Critical reader of the radical voices

Jacques Derrida
April 20, 2007

If, one day, someone writes a biography of the philosopher Jacques Derrida, he or she would have to take into account that the person whose life is the object of its study had a lot to say about the biographical genre and, in fact, regularly insisted that, especially with respect to the lives of philosophers, there is very little value in it. This problem still lies ahead of us, however.

Jason Powell's book Jacques Derrida: A Biography is not really a biography at all. As Powell admits, he has no recourse whatsoever to what is "usually necessary for a biography" - to private letters to friends.

Nor does Powell dwell on those occasions in Derrida's public career when things got really personal. The Cambridge affair over an honorary degree in 1992 was only one of a number of interventions by Derrida's enemies in which attempts were made to destroy his career through public denunciations and smears.

There is a gripping story of professional misconduct, of abuse of power and recourse to the newspapers and media that could have been researched and told and could have provided a hook for looking in some detail at the writings by Derrida that provoked such controversy.

But the private communications and personal intrigues that really are necessary for biography are entirely missing in this book. Instead, Powell provides, for the most part, a sort of catalogue of the Derridean oeuvre by date of "release" of its major parts.

This is not to say that there is no biographical ambition here. Such a residue is evident in the constant effort to find "turns" in Derrida's work that would produce narrative effects to an otherwise bleak listing.

Significantly, however, none of these turns actually turn out to be real changes in direction, and Derrida's forays into new fields always amount to elaborations of what it was already possible to read, as Powell concedes, "in the very first works". Derrida's supposed turns are always straight-aheads in which he shows himself only "to be what he always was".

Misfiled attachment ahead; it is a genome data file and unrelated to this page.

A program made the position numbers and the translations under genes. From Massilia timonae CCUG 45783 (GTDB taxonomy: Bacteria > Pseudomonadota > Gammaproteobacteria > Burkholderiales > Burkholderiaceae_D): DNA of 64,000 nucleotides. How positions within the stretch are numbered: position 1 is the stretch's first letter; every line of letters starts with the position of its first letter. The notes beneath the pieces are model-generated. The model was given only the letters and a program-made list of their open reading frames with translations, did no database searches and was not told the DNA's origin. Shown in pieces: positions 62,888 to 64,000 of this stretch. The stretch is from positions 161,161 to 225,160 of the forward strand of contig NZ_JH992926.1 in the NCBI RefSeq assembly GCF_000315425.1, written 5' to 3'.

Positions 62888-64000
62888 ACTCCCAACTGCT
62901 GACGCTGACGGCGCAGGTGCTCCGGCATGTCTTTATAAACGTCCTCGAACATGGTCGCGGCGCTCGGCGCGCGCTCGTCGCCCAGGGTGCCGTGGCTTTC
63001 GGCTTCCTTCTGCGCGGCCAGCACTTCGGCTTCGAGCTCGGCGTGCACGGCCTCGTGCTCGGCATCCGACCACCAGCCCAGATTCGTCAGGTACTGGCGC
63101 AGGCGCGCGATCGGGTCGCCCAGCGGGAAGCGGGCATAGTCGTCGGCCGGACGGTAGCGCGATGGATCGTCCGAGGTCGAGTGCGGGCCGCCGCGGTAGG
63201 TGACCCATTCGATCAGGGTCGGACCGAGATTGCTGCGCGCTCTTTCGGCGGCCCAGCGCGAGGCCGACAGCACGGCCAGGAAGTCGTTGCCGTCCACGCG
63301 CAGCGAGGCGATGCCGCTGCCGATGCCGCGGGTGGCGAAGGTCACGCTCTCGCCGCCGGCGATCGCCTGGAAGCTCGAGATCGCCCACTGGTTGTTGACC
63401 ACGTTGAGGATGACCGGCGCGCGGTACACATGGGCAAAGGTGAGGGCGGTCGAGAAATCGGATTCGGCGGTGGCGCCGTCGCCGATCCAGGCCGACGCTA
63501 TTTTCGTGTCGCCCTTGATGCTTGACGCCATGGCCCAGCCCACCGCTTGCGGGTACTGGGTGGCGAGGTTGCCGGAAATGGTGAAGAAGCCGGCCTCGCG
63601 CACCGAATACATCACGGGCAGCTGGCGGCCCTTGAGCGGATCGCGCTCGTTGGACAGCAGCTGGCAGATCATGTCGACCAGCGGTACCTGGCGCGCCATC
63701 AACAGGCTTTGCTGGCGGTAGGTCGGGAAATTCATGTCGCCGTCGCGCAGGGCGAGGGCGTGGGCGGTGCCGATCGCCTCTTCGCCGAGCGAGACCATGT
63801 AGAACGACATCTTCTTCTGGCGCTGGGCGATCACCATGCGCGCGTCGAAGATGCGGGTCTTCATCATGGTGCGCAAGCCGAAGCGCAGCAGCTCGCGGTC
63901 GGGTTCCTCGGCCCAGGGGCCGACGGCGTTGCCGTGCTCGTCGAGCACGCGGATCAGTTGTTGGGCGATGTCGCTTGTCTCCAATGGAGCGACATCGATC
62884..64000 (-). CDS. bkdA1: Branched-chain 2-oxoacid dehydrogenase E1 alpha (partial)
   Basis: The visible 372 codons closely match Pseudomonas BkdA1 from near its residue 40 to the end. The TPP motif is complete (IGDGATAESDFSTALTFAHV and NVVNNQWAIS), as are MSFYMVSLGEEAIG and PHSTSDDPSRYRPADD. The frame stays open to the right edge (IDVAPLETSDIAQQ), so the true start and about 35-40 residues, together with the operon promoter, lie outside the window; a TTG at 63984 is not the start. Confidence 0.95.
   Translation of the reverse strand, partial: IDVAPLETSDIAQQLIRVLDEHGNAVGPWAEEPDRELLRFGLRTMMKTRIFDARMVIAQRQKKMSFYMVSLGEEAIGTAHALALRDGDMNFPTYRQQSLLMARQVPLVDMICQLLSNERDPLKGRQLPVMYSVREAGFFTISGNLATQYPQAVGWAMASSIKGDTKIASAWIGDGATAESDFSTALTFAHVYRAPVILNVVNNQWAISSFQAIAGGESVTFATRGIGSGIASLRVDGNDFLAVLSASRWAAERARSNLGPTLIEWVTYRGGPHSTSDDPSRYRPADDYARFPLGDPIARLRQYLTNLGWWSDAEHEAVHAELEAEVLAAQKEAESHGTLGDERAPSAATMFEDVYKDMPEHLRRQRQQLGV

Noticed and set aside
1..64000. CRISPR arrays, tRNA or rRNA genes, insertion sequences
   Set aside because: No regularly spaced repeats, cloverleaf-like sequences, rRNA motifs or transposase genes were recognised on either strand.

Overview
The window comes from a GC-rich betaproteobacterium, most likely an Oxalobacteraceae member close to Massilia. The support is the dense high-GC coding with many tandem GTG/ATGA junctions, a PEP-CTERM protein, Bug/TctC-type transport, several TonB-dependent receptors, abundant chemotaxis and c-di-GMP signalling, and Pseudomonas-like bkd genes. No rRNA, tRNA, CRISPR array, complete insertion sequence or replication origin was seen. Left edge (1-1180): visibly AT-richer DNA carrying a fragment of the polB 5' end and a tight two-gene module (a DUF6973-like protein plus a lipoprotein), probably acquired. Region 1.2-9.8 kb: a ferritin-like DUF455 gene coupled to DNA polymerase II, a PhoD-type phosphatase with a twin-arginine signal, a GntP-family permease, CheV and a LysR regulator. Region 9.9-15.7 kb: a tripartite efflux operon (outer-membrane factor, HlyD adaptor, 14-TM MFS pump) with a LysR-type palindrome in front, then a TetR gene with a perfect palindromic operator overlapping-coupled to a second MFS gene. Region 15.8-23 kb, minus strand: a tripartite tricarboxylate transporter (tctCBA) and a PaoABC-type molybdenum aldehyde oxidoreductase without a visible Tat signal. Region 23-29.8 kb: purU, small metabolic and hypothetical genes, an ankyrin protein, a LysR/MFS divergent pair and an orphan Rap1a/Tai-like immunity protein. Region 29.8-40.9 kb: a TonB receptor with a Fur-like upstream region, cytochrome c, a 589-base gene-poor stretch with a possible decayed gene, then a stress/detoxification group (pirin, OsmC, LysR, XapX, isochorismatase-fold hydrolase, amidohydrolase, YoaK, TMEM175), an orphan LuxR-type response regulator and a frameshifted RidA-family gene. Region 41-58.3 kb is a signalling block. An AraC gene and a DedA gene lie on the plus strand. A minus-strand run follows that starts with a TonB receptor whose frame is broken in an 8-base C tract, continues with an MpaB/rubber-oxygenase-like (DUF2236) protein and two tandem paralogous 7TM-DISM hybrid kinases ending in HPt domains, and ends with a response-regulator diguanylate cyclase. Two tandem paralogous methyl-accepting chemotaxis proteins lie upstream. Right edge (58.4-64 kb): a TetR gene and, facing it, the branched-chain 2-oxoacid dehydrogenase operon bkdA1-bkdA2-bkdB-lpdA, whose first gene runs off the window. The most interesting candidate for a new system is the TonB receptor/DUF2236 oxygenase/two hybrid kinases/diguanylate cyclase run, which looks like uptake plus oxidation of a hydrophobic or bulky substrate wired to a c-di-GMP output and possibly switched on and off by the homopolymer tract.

And yet for all its shortcomings as a biography of Derrida, Powell's book does sketch a portrait of what the philosopher "always was" that is not usually so boldly presented to students of his work; namely, of Derrida as a critical reader of the most radical voices in a heritage that "we should call the conservative tradition" - a radical line represented most powerfully by Nietzsche, Heidegger and Carl Schmitt - which Derrida sought, in the name of democracy, to transform "from within".

It is perhaps because of this political ambiguity that the most strangely continuous and haunting interlocutoral presence in Powell's book is the philosopher and elegist of old England, Roger Scruton. Scruton typically enters when things look particularly grim for Derrida and is then taken to task for making egregious comments about the philosopher's work "without provocation, and with obviously little knowledge of what he was dealing with".

But Scruton is singled out for upbraiding by Powell precisely because Powell would like to get away from the image of Derrida as one of those 1968ers who are out to destroy the European cultural and intellectual heritage. Powell is quite right to insist that Derrida does not write against but for the sake of this heritage, out of love for it. It is this love of the heritage that makes Derrida and those such as Scruton, who lament the decline of European culture, partners in a common effort. Concerned to forge a future for the West beyond its current heading, they are, Powell suggests, "in the end, motivated by similar desires".

Simon Glendinning is a fellow in European philosophy in the European Institute at the London School of Economics. His book In the Name of Phenomenology will be published by Routledge in July.

Jacques Derrida: A Biography

Author - Jason Powell
Publisher - Continuum
Pages - 262
Price - £10.99
ISBN - 978 0 826 494498

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